Legalizing Hemp Will Likely Shake Up The Market

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ESTHER HONIG, BYLINE: The 2018 Farm Bill legalized industrial hemp after decades of restrictions. Hemp looks like marijuana and smells like marijuana. But it's not marijuana. Esther Honig of Harvest Public Media reports that hemp growers are now anticipating a boom.

HONIG: Farmers can already grow hemp in more than half the country. States like Colorado where Kristen Kunau grows it with her husband. Come December, most of what's left of her crop sits in her fridge. She pulls out a mason jar of thick dark syrup. Does that smell more hemp-like or?

KRISTEN KUNAU: Kind of. Kind of sweet.

HONIG: Yeah. But still a little - it smells like...

KUNAU: Cannabis.

HONIG: ...Marijuana.

KUNAU: Yeah.

HONIG: I'm always...

KUNAU: It is cannabis.

HONIG: This is CBD or cannabidiol. An oil made from hemp flowers. Unlike marijuana, there's hardly any THC. So it won't get you high. It's increasingly popular for its purported health benefits.

KUNAU: I gave it to my kids. I put it on my face, burns, cuts. We've had so many different people tell us how much it's helped them.

HONIG: CBD is driving the hemp market, which was once a common crop in the U.S. until lumped together with marijuana and banned in 1937. Then in 2014, Republican Senate Majority Leader Mitch McConnell called for hemp to be grown again as part of state-run research programs. This year, he pushed to remove hemp as a controlled substance.

KUNAU: With the Farm Bill passing and everything, we're going to be doing more full time.

HONIG: Like many of today's hemp farmers, the Kunaus have a small operation, just one acre. They also work day jobs. But with the law change, they can finally access bank accounts and low interest federal loans even to be eligible for crop insurance. It all comes at a time when the market for hemp CBD is booming.

JAMIE SCHAU: It's extremely versatile. It can be used for a whole host of different applications.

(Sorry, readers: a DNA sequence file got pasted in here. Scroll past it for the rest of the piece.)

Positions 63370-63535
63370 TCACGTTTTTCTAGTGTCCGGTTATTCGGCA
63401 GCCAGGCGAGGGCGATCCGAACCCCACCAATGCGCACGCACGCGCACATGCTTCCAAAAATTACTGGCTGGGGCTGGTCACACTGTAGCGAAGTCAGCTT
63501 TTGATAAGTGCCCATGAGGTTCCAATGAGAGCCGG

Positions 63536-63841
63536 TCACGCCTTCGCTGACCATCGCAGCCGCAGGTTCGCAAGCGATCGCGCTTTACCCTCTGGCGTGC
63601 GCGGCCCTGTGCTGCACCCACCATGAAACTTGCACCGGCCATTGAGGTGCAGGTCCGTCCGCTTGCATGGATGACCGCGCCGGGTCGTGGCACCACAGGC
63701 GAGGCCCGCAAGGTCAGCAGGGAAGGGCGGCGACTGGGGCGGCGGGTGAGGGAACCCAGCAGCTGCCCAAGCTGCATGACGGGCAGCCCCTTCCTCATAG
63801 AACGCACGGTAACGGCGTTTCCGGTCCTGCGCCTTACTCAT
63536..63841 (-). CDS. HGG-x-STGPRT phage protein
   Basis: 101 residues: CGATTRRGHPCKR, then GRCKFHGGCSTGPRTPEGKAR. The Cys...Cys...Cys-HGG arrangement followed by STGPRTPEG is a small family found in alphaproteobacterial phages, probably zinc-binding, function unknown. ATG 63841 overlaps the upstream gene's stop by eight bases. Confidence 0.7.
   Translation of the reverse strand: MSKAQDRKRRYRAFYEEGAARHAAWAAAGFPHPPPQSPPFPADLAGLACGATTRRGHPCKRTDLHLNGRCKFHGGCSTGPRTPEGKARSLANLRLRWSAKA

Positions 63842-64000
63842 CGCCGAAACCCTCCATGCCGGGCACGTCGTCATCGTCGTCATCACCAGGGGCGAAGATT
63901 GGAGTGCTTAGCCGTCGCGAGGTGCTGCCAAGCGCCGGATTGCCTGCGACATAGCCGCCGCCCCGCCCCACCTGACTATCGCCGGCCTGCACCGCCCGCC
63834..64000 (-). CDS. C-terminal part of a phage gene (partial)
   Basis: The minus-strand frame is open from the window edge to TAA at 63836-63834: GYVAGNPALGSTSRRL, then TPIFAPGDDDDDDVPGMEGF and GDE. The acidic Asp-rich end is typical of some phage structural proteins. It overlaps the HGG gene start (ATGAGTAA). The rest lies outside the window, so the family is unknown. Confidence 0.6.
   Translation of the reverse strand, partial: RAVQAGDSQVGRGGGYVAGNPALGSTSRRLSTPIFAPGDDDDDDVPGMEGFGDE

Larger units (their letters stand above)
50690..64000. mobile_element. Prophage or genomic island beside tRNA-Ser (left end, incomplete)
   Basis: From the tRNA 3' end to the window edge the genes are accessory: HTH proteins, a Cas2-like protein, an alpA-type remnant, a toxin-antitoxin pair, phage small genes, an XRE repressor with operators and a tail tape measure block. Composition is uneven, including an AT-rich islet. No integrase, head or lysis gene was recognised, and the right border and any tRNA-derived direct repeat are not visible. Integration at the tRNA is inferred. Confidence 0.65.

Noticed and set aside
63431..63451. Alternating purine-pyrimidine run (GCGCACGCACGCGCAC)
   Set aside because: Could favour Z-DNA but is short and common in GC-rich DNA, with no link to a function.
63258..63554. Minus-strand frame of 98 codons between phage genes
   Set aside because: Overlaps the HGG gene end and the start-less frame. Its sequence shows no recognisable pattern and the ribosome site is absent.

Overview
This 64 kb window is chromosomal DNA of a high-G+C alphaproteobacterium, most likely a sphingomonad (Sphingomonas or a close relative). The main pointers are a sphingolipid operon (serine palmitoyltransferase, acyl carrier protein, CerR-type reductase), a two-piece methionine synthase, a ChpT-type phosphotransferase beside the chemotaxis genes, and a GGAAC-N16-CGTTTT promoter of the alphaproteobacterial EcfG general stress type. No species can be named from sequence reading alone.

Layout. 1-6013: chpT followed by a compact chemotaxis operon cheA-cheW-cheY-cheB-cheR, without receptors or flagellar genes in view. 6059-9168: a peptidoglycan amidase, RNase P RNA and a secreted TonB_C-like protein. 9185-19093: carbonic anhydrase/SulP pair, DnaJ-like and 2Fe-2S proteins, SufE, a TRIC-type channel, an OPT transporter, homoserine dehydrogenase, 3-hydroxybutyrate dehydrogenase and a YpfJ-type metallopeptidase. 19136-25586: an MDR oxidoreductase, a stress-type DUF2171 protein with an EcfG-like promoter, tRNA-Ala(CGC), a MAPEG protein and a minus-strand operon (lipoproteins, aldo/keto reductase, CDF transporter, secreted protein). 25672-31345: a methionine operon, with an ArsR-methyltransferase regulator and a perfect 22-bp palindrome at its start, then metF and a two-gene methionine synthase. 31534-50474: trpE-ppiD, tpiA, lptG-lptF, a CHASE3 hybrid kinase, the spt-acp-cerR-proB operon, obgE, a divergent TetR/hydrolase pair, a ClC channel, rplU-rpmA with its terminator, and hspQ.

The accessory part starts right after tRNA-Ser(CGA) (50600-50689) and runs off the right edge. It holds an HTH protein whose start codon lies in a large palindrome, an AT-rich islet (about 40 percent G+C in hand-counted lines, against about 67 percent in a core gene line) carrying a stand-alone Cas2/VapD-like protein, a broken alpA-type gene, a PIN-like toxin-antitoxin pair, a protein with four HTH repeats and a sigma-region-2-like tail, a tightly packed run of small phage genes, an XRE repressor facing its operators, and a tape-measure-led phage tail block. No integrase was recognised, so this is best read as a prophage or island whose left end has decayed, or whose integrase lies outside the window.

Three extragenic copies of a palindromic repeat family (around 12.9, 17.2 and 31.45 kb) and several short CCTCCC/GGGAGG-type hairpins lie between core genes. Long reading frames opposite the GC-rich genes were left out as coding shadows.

HONIG: That's Jamie Schau with Brightfield Group, a market research company. She says CBD is used in everything from lotions to sports drinks, even dog treats.

SCHAU: It has treatments for everything from epilepsy to MS to arthritis to anxiety, depression, insomnia. The list goes on and on and on.

ESTHER BLESSING: We don't know that. We don't have the clinical trial evidence to support that.

HONIG: Esther Blessing teaches psychiatry at NYU and is studying the effects of CBD on people with PTSD and alcohol abuse. The FDA recently approved CBD in a drug that treats a form of epilepsy but that's it. She says all the hype around CBD is getting ahead of the research.

BLESSING: But on the other hand, as a scientist, I really feel like it is one of the most promising medications that has come along in the last 50 years.

HONIG: Meanwhile, hemp growers like the Kunaus are bracing for change. The price for a pound of hemp flowers reached $75. But with legalization, that's likely to drop.

KUNAU: I do know everybody's going to be wanting to grow hemp and CBD. And this one acre is going to seem like nothing compared to people doing 10s and 30 or 50.

HONIG: As more hemp is planted in the country, she hopes falling prices don't squeeze out small farmers. For NPR News, I'm Esther Honig.

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That story comes to us from Harvest Public Media, a reporting collaboration focusing on agriculture and rural issues. Transcript provided by NPR, Copyright NPR.